Paralysis, he thought, and reached for his Gift. Sending his awareness deep inside his body, he found the invader at once: a tarry substance racing through his blood and seeping into his muscles.

Numair used his magic to burn it away, clearing his chest first before directing the black fire through the rest of his body. He had almost reached his toes when his magic ran out, and the shock of it snapped him awake.

Daine was leaning over him, brown curls framing her pale face as she muttered under her breath. “Thank the Goddess,” she cried, seeing his eyes open. “Are you alright?”

Numair smiled and opened his mouth to reassure her, but his freshly cleansed lungs decided that talking was too much effort. His whole body felt so heavy, and the ground so comfortable, that he quickly sank into unconsciousness.




Daine emerged from her meditation to find Numair still hadn’t woken up. He was breathing normally, at least, not wheezing like when he’d first collapsed. Presumably he’d managed to rid himself of the poison, but then fainted before he could tell her anything. Typical.

She found herself wishing, not for the first time, that she could heal humans as well as animals. When she opened up her senses she could hear the crows who had helped in the fight, now guarding their camp, and countless woodland People beyond those. But the man she loved, lying just in front of her, was beyond her reach.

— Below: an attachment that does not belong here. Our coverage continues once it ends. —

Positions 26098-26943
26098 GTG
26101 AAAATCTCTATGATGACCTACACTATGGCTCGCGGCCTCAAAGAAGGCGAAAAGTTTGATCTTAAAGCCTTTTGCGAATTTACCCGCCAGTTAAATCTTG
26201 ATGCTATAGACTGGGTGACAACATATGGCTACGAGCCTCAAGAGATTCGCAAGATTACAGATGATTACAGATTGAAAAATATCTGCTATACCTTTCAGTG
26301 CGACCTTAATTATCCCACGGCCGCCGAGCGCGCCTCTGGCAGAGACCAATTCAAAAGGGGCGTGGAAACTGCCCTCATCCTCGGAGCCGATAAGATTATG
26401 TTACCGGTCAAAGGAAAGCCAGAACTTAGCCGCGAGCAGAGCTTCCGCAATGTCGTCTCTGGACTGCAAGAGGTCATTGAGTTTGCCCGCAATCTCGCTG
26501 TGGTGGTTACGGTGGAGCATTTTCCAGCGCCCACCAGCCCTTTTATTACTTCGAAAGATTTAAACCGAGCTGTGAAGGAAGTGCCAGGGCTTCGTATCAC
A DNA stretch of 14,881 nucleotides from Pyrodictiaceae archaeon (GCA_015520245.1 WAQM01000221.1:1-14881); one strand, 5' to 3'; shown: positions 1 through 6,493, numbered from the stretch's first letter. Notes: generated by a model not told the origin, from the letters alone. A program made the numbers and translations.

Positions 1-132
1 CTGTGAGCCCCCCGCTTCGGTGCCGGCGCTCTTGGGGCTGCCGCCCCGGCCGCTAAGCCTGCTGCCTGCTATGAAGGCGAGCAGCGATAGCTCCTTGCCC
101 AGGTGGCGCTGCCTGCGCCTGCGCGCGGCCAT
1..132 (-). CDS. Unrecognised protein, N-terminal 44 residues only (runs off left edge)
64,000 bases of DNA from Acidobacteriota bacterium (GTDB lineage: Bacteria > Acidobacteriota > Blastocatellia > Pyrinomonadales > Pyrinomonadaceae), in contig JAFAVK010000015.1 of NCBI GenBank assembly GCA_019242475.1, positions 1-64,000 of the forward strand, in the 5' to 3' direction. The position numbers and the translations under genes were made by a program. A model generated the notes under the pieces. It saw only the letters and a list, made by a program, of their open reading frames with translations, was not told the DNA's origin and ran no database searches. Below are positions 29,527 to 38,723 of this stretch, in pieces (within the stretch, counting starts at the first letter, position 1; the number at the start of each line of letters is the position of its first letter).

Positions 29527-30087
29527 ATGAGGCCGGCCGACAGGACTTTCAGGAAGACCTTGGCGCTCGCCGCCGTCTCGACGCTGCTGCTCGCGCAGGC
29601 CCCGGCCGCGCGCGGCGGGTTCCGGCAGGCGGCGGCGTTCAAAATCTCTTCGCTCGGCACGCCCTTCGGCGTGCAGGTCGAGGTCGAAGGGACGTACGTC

Her fingers closed around the silver claw hanging from her neck, and Daine smiled. No doubt the badger god, if he were here, would shake his head and call her an ungrateful kit. And he would have a point: not that many years ago, she couldn’t heal anyone with her magic. Now she was known throughout Tortall as the Wildmage, shapeshifter and healer, and had friends among the immortals and humans as well as the People.

Daine sighed, leaning over to stroke Numair’s hair. If only some of those friends had come with them, and could distract her from worrying over Numair. Cloud was very good at knocking sense into her, but she’d stayed behind in Corus. The pony was getting older, though she strenuously denied it, and Daine preferred to only bring her on short trips. The Queen’s Riders were busy with their own work, and Kitten was spending the month with her grandfather in the Dragonlands.

This situation was similar to how they’d first met, actually, when Numair had been trapped in hawk-shape and Daine hadn’t known what to do with the strange bird. At least her patient was less confusing this time around, though just as frustrating. Daine did not like being unable to help folk who needed it.

She was just considering going to look for firewood when Numair stirred. Holding her breath, Daine sent a silent prayer of gratitude to whichever gods were listening as Numair opened his eyes.